The production of honey also grew in places like ancient Greece and Sicily since its healing properties became more widely known.
Nowadays, after processing and pasteurization of the honey, little, if any healing value is left in the supermarket variety honeys.
The FDA reports, the food safety divisions of the European Commission and the World Health Organization and also a lot of other regulating bodies concluded that honey have to include pollen in order to be considered as real.
Unluckily, most, if not all, of the commercial honeys found in supermarkets are ultra-filtered, i.e., a process, involving heating the honey to high temperatures that destroys any beneficial nutrients and enzymes, adding water to dilute it, and filtering it with high pressure technology to eliminate any pollen.
A professor at Texas A&M University, Vaughn Bryant, who is also a renowned melissopalynologist, actually tested 60 honey brands from 10 states and the District of Columbia.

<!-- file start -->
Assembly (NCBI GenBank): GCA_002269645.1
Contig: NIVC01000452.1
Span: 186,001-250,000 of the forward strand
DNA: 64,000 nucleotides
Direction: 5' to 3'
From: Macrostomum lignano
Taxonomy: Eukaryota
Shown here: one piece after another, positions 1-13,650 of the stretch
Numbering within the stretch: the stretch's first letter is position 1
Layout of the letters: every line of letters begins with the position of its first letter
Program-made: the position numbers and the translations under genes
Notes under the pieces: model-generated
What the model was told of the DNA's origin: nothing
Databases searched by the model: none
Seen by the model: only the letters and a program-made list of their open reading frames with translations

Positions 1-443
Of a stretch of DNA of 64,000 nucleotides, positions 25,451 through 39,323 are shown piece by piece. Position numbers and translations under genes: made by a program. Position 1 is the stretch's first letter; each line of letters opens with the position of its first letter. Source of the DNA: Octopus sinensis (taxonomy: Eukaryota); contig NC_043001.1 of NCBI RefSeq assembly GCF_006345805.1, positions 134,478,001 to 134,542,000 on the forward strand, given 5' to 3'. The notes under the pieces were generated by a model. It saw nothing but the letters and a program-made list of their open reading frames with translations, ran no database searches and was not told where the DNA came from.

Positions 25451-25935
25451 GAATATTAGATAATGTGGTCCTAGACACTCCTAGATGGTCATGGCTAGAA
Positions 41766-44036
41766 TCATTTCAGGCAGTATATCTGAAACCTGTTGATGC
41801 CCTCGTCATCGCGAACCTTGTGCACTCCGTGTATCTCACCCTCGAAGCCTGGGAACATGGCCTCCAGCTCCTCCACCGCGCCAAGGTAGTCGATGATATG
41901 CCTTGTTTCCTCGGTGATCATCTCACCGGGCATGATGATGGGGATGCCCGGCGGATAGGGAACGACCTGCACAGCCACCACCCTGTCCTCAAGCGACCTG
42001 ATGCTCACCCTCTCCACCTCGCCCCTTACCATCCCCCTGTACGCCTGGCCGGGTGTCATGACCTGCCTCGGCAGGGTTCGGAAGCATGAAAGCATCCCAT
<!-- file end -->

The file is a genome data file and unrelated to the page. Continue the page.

The results of the study were reported by Food Safety News, proving that 76% of the honeys sold in supermarkets had all of the pollen removed, thus leaving their exact origins untraceable.
What’s even worse, 100% of the honey types that are sold at drugstores and honey packaged in the single serving portions don’t contain any pollen.
He also determined that 77% of the honey tested from big-box stores, such as Costco and Walmart, had a lack of pollen.
In addition, the American Honey Producers Association’s president, Mark Jensen, pointed out that the honey that is ultra-filtered is suspect.